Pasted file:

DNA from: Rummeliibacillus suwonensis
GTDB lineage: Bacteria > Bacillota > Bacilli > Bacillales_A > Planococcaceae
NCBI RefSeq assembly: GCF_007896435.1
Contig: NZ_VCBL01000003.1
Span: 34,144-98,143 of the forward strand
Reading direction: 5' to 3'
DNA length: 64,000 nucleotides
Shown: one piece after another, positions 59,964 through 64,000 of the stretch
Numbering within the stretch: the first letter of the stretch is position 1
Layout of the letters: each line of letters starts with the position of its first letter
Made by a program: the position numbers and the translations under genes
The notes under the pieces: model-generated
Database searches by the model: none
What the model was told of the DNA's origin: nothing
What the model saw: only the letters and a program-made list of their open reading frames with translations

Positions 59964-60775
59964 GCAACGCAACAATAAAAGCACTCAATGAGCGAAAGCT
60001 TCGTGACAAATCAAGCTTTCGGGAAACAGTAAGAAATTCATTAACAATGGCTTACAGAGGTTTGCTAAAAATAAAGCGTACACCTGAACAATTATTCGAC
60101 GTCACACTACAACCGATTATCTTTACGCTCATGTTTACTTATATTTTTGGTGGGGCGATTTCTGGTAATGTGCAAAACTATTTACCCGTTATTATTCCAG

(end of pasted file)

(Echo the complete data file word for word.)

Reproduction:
DNA from: Rummeliibacillus suwonensis
GTDB lineage: Bacteria > Bacillota > Bacilli > Bacillales_A > Planococcaceae
NCBI RefSeq assembly: GCF_007896435.1
Contig: NZ_VCBL01000003.1
Span: 34,144-98,143 of the forward strand
Reading direction: 5' to 3'
DNA length: 64,000 nucleotides
Shown: one piece after another, positions 59,964 through 64,000 of the stretch
Numbering within the stretch: the first letter of the stretch is position 1
Layout of the letters: each line of letters starts with the position of its first letter
Made by a program: the position numbers and the translations under genes
The notes under the pieces: model-generated
Database searches by the model: none
What the model was told of the DNA's origin: nothing
What the model saw: only the letters and a program-made list of their open reading frames with translations

Positions 59964-60775
59964 GCAACGCAACAATAAAAGCACTCAATGAGCGAAAGCT
60001 TCGTGACAAATCAAGCTTTCGGGAAACAGTAAGAAATTCATTAACAATGGCTTACAGAGGTTTGCTAAAAATAAAGCGTACACCTGAACAATTATTCGAC
60101 GTCACACTACAACCGATTATCTTTACGCTCATGTTTACTTATATTTTTGGTGGGGCGATTTCTGGTAATGTGCAAAACTATTTACCCGTTATTATTCCAG